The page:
Skip to content

Northern women lauded for mining industry contributions

Women in Mining Canada announces 2024 Trailblazer Award winners
From left, Amy Lefebvre of Timmins, Raiyana Umar of Sudbury, and Rachel Cranford of North Bay have received Trailblazer Awards from Women in Mining Canada for their contributions to the mining industry.

Three Northern Ontario women have been recognized by Women in Mining Canada for their contributions to the mining industry.

The organization's Trailblazer Awards recognize women who “embody the trailblazing spirit, which refers to the leadership mindset needed to make extraordinary personal strides to navigate the Canadian mining industry.”

Amy Lefebvre of Timmins, Raiyana Umar of Sudbury, and Rachel Cranford of North Bay are all being recognized.

Joining them are D. Jean Hutchinson of Kingston and Marge Fraser of the Tahltan Nation in British Columbia.

Lefebvre, who is currently studying environmental science at Western University, received the Indigenous Student Trailblazer Award.

She's completed two summer internships and two work studies in geoscience, presenting her work at sector conferences for PACROFI and PDAC.

Lefebvre is an executive member of the University of Western Ontario Environmental Science Association, where she collaborates with peers on the development of earth science-related activities.

She is currently completing her specialization in environmental science with an honours in geology, and anticipates continuing her work in earth science post-graduation.

Umar, a fourth-year chemical engineering student at Laurentian University, received the Student Trailblazer Award.

Passionate about technical challenges in mining, Umar completed a 16-month internship as a high-pressure metallurgy process engineer at Hatch, engaging in projects to enhance metal recovery.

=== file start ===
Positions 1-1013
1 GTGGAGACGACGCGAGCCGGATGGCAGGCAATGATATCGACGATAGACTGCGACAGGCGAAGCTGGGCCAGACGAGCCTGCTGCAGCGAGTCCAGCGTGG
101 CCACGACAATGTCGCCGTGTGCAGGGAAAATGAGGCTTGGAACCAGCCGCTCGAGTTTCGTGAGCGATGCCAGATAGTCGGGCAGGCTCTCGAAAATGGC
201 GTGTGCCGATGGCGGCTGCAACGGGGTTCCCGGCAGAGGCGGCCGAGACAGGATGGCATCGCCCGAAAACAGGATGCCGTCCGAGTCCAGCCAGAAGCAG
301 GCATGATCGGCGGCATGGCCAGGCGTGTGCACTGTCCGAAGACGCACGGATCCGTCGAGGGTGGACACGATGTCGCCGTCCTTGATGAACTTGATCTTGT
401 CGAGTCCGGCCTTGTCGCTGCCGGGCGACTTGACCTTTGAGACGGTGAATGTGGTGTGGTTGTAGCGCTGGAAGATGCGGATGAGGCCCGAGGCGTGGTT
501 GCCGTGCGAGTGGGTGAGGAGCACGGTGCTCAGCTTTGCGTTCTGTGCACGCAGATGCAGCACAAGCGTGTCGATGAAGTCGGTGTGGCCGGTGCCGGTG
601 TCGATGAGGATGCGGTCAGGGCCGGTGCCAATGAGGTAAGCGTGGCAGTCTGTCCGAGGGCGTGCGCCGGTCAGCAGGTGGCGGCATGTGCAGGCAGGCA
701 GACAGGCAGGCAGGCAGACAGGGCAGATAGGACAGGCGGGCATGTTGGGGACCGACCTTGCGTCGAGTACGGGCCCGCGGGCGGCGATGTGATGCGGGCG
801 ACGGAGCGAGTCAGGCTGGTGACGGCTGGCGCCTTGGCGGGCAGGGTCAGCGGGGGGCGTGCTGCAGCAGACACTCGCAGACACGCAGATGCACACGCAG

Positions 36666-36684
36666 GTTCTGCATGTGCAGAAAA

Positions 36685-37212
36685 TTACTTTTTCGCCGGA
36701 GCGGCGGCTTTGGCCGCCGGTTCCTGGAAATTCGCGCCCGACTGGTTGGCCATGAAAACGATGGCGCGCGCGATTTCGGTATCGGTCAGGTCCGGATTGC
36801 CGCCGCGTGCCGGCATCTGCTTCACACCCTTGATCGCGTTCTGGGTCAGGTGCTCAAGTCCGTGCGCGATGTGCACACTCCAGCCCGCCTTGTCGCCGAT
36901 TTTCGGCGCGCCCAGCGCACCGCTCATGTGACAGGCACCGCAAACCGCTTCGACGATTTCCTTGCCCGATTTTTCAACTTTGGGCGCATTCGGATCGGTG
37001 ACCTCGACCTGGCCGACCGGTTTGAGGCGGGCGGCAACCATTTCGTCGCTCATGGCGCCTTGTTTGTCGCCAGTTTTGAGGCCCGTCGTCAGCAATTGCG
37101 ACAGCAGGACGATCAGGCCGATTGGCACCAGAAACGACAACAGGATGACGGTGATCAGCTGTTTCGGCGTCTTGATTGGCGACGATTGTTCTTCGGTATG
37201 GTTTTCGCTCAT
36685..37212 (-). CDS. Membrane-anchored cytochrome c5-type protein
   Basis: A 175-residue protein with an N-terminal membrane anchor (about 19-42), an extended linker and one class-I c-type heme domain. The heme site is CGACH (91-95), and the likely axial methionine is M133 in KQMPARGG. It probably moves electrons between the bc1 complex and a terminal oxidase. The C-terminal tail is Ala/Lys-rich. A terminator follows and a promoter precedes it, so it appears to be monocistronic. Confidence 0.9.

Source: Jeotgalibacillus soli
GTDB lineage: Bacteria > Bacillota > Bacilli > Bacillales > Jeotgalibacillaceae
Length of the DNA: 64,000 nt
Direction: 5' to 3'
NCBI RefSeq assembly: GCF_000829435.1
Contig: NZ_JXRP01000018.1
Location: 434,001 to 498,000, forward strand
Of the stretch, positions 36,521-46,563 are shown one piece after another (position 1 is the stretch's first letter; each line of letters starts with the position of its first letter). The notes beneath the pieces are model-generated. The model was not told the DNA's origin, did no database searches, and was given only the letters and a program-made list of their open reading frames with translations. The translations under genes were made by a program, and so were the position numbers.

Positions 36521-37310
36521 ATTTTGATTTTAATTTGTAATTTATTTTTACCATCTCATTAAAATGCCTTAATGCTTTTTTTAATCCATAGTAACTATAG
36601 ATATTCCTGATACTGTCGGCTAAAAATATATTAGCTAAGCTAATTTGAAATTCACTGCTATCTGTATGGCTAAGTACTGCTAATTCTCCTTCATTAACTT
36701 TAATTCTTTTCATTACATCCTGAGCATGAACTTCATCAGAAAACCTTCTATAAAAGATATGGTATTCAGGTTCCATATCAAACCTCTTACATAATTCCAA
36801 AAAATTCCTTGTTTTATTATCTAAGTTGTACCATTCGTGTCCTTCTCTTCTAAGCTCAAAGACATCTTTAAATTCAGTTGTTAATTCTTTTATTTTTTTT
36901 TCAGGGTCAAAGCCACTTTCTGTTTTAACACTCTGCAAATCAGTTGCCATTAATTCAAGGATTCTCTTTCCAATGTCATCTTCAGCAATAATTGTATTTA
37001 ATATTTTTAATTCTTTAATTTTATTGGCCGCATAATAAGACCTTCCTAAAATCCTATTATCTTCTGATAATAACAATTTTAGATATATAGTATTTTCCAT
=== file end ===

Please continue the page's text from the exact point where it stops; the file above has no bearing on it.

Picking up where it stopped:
She serves on the board of the Laurentian Women in Engineering Club, organizing events that promote inclusivity and offer networking opportunities for female engineering students, and is actively involved in mentorship programs, guiding and supporting aspiring women engineers.

Upon graduation, Umar's goal is to work as a process engineer in the mining industry, and her future goals include earning her doctorate in mining engineering.

Cranford, a principal and operations leader for mining, mineral and metals at Stantec, received the Rick Huston Mentorship Award.

She holds an undergraduate degree in commerce and has recently completed her MBA.

Cranford is also an active volunteer in the community, organizing North Bay's annual Mining Week activities and serving as a judge during the local FIRST robotics competition.

“Driven by her passion for growth and development, Rachel is continuously looking for opportunities to broaden her own learning and sharing that with others,” WIM writes. “She is committed to nurturing talent and elevating those around her, creating space for everyone to bring their full selves to the team, to lead with their strengths and find a fulfilling career in mining.”

Women in Mining Canada is a national non-profit industry group advocating for diversity and inclusion in the mining industry.